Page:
Measuring Language in the Brain

Prof. dr. Douglas Saddy

Centre for Integrative Neuroscience and Neurodynamics, University of Reading, UK

Abstract

Attempts to understand the relationship between language and the brain have a long history. Recent theoretical, technological, methodological and analytic developments have provided us with the opportunity to look a little closer at the workings of the intact and damaged brain. In this talk I will give an overview of recent attempts to measure brain activity related to Language processes. One important aspect of this endeavour is that it is truly multi-disciplinary, involving cooperation between linguists, psychologists, mathematicians, geneticists, physicists and others. This level of scientific integration is challenging. It requires flexibility and a willingness to reconceptualise problems and to recognize common interests, but it returns synergistic results. Current best practice in neuro-linguistic research not only uses the available methods, analytic approaches and technologies to reveal the neural architecture and processes underpinning language but also use language as a vehicle to probe and extend the limits of the methods, analytic approaches and technologies. I will try to survey this multi-disciplinary landscape by addressing three basic questions:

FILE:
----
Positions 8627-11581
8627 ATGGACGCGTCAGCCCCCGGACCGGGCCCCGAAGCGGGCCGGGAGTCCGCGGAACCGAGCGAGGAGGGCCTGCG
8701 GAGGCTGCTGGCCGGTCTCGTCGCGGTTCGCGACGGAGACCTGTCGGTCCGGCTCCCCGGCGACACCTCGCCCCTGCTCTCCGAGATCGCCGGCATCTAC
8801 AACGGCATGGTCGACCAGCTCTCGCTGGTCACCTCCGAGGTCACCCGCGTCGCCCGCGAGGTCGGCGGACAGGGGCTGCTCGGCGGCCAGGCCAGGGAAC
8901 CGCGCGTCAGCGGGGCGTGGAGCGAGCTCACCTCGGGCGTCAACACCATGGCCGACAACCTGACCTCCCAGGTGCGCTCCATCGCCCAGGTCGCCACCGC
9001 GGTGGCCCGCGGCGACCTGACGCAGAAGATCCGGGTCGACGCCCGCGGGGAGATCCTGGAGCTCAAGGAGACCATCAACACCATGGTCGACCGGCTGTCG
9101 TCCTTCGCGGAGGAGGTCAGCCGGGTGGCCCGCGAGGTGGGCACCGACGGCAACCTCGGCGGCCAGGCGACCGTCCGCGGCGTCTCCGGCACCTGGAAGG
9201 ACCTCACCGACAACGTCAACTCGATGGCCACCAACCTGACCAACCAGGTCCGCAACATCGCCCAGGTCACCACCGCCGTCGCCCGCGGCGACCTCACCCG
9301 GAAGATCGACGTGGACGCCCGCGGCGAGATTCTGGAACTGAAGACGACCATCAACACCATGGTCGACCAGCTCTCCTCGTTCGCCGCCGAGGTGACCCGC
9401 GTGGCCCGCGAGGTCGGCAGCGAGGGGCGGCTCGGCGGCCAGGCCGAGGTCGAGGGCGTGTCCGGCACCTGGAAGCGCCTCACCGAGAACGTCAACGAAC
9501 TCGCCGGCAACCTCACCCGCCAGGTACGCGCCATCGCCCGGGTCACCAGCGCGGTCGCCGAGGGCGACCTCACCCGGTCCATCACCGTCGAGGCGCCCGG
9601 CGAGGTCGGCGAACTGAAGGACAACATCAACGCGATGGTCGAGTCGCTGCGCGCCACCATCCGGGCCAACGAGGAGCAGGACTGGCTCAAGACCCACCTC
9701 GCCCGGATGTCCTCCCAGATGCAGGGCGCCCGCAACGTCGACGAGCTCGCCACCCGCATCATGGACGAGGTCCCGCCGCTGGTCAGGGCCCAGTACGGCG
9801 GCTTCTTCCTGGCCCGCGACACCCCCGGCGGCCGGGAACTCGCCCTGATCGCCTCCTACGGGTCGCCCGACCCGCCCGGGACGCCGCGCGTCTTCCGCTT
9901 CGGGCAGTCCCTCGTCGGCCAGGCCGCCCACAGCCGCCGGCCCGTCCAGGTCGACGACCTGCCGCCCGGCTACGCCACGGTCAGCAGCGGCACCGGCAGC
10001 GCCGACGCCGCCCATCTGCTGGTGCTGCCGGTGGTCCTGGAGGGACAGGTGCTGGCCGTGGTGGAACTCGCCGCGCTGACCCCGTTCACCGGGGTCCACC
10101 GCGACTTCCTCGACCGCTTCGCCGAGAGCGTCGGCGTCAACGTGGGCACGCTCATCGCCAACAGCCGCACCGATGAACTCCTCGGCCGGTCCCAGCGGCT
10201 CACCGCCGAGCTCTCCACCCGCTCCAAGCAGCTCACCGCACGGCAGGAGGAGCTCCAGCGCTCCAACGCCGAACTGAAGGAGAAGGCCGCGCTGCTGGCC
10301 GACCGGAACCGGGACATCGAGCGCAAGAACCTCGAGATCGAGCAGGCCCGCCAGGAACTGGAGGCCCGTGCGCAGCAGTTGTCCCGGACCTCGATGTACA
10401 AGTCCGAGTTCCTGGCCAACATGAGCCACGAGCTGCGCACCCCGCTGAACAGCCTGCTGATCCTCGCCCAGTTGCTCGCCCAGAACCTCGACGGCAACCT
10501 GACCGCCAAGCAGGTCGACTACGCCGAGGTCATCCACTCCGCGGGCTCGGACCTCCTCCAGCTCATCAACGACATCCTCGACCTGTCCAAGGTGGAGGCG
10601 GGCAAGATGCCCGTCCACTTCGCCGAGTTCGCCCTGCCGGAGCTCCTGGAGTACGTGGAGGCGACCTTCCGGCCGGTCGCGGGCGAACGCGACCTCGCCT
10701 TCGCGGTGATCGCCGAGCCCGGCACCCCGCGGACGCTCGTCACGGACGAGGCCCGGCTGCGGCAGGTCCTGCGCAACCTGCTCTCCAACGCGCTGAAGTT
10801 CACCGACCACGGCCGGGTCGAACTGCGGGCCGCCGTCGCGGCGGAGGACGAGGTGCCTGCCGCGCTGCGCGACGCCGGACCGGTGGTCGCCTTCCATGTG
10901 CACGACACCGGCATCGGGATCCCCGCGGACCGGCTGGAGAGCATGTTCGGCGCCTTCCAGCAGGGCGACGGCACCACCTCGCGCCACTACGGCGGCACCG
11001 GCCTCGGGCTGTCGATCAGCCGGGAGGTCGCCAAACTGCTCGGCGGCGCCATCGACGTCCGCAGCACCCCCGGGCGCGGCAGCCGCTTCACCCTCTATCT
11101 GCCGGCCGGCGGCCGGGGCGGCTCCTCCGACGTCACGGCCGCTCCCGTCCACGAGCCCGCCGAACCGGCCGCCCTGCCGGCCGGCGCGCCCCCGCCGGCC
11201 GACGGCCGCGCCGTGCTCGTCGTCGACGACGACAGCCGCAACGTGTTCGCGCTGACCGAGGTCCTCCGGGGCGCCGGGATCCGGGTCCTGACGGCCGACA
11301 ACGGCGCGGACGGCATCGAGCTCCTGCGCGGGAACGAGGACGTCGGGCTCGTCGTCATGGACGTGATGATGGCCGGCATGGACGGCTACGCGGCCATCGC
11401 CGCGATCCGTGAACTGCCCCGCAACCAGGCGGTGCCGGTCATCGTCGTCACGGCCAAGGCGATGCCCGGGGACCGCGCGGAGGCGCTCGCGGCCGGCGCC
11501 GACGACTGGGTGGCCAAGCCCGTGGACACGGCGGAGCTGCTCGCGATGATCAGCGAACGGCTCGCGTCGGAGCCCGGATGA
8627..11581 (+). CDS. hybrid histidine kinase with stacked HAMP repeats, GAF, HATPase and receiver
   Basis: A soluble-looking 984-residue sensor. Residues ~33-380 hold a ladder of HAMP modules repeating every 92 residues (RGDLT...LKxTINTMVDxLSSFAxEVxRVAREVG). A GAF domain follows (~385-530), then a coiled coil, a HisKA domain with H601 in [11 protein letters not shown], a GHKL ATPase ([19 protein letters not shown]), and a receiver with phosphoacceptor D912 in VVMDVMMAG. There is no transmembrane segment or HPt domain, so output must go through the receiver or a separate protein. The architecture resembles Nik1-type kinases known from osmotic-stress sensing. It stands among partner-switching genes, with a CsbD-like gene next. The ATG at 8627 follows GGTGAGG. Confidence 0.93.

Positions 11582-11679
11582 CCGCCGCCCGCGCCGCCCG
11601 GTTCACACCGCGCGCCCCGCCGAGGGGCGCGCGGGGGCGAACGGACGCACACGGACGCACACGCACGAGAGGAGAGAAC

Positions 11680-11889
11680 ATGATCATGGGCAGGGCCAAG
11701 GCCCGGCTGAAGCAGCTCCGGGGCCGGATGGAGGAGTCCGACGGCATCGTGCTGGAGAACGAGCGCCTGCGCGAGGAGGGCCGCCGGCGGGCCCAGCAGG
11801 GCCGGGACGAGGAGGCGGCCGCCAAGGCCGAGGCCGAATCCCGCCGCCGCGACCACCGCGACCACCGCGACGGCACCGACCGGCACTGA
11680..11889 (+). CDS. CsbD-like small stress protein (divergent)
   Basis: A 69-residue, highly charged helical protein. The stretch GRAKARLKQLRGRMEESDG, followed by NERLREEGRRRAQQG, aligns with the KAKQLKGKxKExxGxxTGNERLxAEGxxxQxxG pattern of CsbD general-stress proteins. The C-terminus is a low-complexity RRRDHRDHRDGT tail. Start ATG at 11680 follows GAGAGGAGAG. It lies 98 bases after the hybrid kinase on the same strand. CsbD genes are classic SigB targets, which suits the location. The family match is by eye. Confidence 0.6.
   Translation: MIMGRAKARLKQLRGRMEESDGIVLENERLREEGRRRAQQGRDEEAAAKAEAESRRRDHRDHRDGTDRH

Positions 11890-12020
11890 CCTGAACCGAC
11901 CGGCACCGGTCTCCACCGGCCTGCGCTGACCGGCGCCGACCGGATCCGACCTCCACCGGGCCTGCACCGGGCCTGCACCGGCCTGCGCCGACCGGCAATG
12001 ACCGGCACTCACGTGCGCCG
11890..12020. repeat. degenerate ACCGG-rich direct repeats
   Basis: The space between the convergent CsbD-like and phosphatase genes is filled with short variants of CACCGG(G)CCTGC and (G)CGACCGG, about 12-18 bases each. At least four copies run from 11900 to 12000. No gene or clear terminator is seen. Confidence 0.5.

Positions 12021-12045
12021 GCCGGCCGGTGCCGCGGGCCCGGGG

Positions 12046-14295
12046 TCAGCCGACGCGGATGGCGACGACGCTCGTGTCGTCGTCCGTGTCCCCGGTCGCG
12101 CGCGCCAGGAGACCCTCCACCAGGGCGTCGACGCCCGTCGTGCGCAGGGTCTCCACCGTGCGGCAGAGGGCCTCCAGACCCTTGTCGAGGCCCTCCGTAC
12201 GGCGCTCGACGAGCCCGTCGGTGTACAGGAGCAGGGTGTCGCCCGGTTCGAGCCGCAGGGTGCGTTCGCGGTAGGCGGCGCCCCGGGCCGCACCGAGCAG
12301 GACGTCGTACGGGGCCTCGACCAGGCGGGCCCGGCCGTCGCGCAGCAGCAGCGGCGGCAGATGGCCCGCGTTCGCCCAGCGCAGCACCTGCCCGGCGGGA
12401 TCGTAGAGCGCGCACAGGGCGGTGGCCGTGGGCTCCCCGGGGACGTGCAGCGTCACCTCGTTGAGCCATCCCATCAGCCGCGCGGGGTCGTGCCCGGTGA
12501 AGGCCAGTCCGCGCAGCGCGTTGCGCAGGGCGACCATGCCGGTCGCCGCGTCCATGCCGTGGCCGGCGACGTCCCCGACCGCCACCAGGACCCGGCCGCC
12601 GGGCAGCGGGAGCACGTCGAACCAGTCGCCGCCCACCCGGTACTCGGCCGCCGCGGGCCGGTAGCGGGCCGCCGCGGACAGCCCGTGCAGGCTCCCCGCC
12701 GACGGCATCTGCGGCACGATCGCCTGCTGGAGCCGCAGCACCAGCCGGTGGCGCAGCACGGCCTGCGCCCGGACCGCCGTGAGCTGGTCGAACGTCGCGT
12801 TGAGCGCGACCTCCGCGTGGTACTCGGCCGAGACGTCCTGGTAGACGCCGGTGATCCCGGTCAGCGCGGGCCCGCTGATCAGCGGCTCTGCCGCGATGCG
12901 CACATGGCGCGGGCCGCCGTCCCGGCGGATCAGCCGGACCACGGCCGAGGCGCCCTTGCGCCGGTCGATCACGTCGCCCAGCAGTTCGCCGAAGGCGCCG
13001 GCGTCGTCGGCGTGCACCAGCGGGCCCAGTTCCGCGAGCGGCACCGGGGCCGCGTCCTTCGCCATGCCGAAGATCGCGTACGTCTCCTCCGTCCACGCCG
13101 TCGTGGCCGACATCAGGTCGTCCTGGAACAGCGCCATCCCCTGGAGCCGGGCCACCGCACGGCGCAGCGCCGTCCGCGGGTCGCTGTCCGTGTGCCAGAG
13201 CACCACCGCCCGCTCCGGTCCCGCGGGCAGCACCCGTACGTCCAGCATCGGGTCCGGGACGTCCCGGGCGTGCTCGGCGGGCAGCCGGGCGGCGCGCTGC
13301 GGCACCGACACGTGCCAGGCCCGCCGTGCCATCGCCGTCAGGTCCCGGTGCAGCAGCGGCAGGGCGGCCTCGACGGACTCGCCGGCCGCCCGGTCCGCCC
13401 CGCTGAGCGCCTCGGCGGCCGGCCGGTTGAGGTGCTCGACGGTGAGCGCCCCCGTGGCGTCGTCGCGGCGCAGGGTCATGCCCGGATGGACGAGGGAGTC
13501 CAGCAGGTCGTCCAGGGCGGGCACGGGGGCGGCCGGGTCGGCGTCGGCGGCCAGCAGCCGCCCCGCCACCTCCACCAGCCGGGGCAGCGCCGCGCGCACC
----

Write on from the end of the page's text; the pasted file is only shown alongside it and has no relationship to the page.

• where – what parts of the brain are associated with language use?
  • when – what is the time course of language processing?
  • how – what mechanisms support the processing of language?

and maybe even a little why.